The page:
“What we’ve seen over the course of the last year is the Afghan Na­tion­al Se­cur­ity Forces step up, make ex­traordin­ary sac­ri­fices for their coun­try, and con­tin­ue to grow in terms of not just their size but also their cap­ab­il­ity,” a seni­or of­fi­cial told re­port­ers hours be­fore Obama’s Rose Garden event. “And I think that was on dis­play as they se­cured the elec­tion earli­er this spring.”

The sac­ri­fices are ex­traordin­ary. Afghan troops have been lead­ing mil­it­ary op­er­a­tions since last year and suf­fer­ing the con­sequences. Ac­cord­ing to the Brook­ings In­sti­tu­tion’s Afghan In­dex, U.S. and NATO fatal­it­ies last sum­mer fell to 15 per month — down from 50 a month in 2011. Mean­while, Afghan army and po­lice fatal­it­ies last sum­mer ex­ceeded 250 per month — and some­times topped 300 per month.

Brook­ings schol­ars Mi­chael O’Han­lon and Ian Liv­ing­ston noted Afgh­anistan’s high deser­tion rate and the stress it placed on its se­cur­ity forces: “An­oth­er con­sequence of these heavy losses is high AWOL rates for the Afghan army — roughly 2.5 to 4 per­cent a month, mean­ing that more than a third of all sol­diers turn over every year. This re­duces the army’s abil­ity to de­vel­op ex­per­i­ence and skill in mil­it­ary op­er­a­tions.”

Afghan se­cur­ity forces may per­form bet­ter this sum­mer. They may suf­fer few­er cas­u­al­ties. They may en­joy lower AWOL rates. That’s all pos­sible. What is cer­tain is the Taliban will not re­lent. Its kid­nap­ping (and likely ex­e­cu­tion if his­tory is any guide) of 27 Afghan po­lice of­ficers made that bru­tally clear.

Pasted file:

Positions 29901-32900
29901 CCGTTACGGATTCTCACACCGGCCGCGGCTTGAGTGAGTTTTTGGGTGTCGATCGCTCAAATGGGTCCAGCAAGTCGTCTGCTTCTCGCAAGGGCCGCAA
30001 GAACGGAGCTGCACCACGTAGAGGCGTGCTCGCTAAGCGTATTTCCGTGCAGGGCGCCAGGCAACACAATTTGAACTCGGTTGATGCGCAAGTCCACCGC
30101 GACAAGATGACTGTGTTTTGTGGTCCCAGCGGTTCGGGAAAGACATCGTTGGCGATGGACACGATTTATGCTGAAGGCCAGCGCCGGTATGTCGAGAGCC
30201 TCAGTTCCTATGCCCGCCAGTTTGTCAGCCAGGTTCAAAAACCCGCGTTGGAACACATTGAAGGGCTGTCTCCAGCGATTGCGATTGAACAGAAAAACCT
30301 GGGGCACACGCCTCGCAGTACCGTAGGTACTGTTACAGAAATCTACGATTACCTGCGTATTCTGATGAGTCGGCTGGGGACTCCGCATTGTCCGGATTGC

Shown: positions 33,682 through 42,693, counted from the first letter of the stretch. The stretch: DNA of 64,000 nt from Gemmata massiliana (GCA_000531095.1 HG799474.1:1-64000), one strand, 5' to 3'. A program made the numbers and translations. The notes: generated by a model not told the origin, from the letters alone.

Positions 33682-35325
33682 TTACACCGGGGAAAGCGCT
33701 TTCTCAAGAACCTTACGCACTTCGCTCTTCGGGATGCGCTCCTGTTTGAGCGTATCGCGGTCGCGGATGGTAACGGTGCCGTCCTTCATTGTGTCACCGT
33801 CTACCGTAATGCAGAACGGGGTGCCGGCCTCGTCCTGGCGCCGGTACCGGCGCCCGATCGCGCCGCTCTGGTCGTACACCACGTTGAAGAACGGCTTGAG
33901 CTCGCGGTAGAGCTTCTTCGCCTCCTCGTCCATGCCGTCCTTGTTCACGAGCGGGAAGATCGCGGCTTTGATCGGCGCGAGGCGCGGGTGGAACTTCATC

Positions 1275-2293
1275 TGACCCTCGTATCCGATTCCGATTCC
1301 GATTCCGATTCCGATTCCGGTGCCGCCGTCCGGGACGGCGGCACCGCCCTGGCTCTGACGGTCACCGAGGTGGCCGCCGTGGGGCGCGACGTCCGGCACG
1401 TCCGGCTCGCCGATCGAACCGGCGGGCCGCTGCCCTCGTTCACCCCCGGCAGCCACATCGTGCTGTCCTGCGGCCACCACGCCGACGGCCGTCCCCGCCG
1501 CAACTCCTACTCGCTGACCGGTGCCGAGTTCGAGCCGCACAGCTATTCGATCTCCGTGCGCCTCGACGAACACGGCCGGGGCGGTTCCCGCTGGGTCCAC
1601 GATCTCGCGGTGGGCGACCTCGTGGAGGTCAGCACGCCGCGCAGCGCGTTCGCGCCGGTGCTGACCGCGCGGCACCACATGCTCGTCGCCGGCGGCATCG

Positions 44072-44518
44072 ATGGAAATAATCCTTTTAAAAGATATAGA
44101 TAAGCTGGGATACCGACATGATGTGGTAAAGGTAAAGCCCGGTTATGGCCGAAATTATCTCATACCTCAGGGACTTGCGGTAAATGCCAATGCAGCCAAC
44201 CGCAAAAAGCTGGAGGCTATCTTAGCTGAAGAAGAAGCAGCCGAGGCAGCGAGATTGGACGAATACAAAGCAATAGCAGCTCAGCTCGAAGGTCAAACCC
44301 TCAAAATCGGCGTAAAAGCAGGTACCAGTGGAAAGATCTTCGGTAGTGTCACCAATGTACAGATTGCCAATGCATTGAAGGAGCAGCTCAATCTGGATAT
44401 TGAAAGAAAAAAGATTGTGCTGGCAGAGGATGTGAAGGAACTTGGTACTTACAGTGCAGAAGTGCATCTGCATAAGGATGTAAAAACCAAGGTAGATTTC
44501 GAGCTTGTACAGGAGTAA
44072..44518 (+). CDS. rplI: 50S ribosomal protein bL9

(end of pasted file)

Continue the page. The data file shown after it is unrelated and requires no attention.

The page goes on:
“We be­lieve that the long-term solu­tion to­ward Afghan se­cur­ity is not U.S. forces, it’s Afghan forces,” a seni­or ad­min­is­tra­tion of­fi­cial said. “We’ve trained and equipped an Afghan Na­tion­al Se­cur­ity Force that needs to be re­spons­ible for se­cur­ing their coun­try. This has nev­er been a situ­ation where the United States was sign­ing on to provide se­cur­ity in Afgh­anistan in­def­in­itely.”

That’s what op­tim­ism mixed with pess­im­ism and seasoned with real­ism sounds like. We are leav­ing Afgh­anistan be­cause we need to leave, be­cause Obama will not hand over the Afghan war to his suc­cessor, and be­cause the U.S. can­not want vic­tory more than the gov­ern­ment in Ka­bul. We have al­ways been able to leave when we wanted; but we craved a vic­tory whose tex­ture and taste were clear or at least com­par­ably bet­ter in the sa­vor­ing than Korea, Vi­et­nam, and the first Gulf War. Obama con­cedes the tex­ture is coarse, the taste flat — just like much of Afgh­anistan.

This is how wars end. Which means the new nor­mal is a lot like the old nor­mal.

The au­thor is Na­tion­al Journ­al cor­res­pond­ent-at-large and chief White House cor­res­pond­ent for CBS News. He is also a dis­tin­guished fel­low at the George Wash­ing­ton Uni­versity School of Me­dia and Pub­lic Af­fairs.